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Adjusting the shutter speed

Hillera
Contributor
When in manual mode I can’t adjust the shutter speed to over 200.
1 ACCEPTED SOLUTION

MikeSowsun
Authority

If you are using flash, the shutter speed is automatically limited to 1/200.

Mike Sowsun

View solution in original post

26 REPLIES 26

I purchased the EF 50mm F1.8 and what a difference it makes, thanks for the recommendation.  I am still learning but I am already noticing big improvements in my photos.  I sat in the first bleacher this week and used my new lense.  I still have so much to learn but am excited to keep trying.  Here is a picture I took at tip off on Monday.

 

tipoff.JPG

Looking good, Mom!  Don't forget to set your WB to the type of lights used in your gym.  Looks like tungsten so set it appropriately.  Better yet shoot in Raw mode and set the WB in post edit.

 

You are on your way, Good job. Smiley Happy

EB
EOS 1DX and 1D Mk IV and several lenses!

Which photo editing software do you use?

I use Adobe Photoshop and Lightroom.  A maybe better and cheaper alternative for Mom's is Photoshop Elements 2019.  It is as close to actual PS as you can get. But it does a lot of the cataloging and social media stuff Mom's like. It does have a learning curve but is basically pretty user friendly.

EB
EOS 1DX and 1D Mk IV and several lenses!


@Hillera wrote:

Which photo editing software do you use?


Use Canon’s free DPP, Digital Photo Professional, software.  

 

Photoshop Elements is not what it used to be.  Since Adobe began the subscription software model, Photoshop Elements includes a crippled version of ACR, Adobe Camera Raw, that can no longer perfrom lens correction.  I can no longer recommend PSE to anyone.

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"The right mouse button is your friend."

Here is what I would do.  However not being ther and not seeing the actuall lighting I am only guessing.  I added a bit of sharpening and vibrance, too.

 

tipoff.JPG

EB
EOS 1DX and 1D Mk IV and several lenses!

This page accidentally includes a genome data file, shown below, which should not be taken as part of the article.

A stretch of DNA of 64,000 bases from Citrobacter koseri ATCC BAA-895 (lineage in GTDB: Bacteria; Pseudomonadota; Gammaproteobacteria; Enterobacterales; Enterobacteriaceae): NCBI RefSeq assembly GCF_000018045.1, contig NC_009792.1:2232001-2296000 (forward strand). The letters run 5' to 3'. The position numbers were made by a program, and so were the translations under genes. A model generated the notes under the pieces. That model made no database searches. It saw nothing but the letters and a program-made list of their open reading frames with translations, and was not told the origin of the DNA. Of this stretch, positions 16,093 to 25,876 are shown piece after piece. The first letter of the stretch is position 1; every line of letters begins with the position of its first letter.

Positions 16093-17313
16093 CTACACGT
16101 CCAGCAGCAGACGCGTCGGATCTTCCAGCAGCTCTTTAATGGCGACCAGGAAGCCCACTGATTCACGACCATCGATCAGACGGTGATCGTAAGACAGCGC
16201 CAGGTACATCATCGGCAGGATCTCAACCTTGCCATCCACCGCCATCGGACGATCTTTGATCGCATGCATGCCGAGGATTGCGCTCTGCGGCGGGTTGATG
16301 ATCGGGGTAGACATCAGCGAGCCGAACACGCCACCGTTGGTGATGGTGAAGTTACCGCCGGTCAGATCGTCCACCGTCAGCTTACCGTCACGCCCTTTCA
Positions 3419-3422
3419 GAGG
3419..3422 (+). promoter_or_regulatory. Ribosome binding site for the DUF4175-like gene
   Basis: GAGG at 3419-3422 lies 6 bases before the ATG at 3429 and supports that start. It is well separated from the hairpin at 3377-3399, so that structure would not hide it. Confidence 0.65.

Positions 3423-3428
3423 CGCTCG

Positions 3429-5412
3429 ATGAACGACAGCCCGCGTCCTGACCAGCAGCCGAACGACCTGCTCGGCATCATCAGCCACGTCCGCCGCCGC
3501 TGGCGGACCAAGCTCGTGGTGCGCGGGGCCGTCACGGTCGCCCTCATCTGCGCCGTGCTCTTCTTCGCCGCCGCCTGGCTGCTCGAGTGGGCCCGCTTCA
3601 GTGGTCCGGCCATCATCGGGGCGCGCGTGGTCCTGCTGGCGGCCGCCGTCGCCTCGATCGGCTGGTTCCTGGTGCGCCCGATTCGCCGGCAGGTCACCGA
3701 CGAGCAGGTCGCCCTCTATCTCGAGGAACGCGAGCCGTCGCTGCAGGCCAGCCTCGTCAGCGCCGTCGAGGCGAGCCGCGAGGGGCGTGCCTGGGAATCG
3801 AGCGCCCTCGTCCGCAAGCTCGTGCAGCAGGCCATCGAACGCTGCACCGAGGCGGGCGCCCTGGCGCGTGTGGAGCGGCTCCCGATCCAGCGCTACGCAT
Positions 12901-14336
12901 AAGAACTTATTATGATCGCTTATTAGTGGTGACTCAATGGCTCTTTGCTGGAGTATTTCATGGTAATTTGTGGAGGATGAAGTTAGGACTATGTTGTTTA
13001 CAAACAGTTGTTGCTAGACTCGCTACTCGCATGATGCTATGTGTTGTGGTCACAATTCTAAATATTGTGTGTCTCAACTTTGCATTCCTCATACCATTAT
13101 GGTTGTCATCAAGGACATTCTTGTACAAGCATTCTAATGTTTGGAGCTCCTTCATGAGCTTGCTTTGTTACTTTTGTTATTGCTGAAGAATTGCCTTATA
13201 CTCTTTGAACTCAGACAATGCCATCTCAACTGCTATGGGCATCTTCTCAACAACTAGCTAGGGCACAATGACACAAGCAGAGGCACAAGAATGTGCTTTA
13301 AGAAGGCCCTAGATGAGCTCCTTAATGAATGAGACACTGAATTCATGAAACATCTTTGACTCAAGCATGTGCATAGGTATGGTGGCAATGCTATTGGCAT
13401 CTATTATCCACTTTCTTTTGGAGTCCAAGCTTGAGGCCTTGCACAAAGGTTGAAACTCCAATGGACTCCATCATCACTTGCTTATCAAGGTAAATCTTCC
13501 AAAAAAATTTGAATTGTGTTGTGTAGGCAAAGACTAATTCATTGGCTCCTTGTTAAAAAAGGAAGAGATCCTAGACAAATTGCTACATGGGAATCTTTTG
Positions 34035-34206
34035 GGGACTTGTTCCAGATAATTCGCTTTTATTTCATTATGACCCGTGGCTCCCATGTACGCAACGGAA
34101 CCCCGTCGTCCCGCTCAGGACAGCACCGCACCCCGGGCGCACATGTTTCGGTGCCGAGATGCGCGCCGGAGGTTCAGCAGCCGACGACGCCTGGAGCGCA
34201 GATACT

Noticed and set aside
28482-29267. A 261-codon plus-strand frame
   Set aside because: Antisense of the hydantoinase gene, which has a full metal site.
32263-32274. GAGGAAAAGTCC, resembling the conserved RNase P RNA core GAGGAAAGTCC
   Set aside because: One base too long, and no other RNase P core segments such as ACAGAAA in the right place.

@Hillera wrote:

I purchased the EF 50mm F1.8 and what a difference it makes, thanks for the recommendation.  I am still learning but I am already noticing big improvements in my photos.  I sat in the first bleacher this week and used my new lense.  I still have so much to learn but am excited to keep trying.  Here is a picture I took at tip off on Monday.

 

tipoff.JPG


Great shot!  I like the way your shutter speed was fast enough to freeze the action without any motion blur.  You do need a WB, White Balance, adjustment in this shot, which is easily corrected with a couple of mouse clicks.

 

As suggested, learn to save your photos in RAW format, which is a digital negative.  You would then “develop” the digital negatives into JPEG files, which are “digital prints” that contain data that describes how they should be printed on paper or a computer monitor.

I know that sounds complicated, but good post processing software automates the process.  You can process hundreds of photos with just a few mouse clicks in a few minutes.

--------------------------------------------------------
"The right mouse button is your friend."

OK! Now you're getting somewhere. Like ebiggs suggested, get your W/B straightened out and try taking at least a few shots in RAW.

Also, don't be afraid to try shooting at 3200 or even 6400 ISO. Maybe shoot some at 1/2 a stop or so overexposed if you start noticing a bit of noise at the higher ISO. A bit of overexposure (ETTR - Expose To The Right in your histogram) will help keep some of the noise in check. So will shooting in RAW and doing a little editing in DPP4.

Post some more samples when you can.

"Maybe shoot some at 1/2 a stop or so overexposed ..."

 

+1  Smiley Happy  Noise tends to be worse in underexposed areas.  Although in the sample shot, it doesn't bother me.

EB
EOS 1DX and 1D Mk IV and several lenses!


@Hillera wrote:

Thank you for your reply, I truly appeciate it!  Any recommendations for a some what affordable lense?


Before I could give you any advice, i would like to know what camera model you are using.  Judging from your lenses, it sounds like you have a Canon Rebel.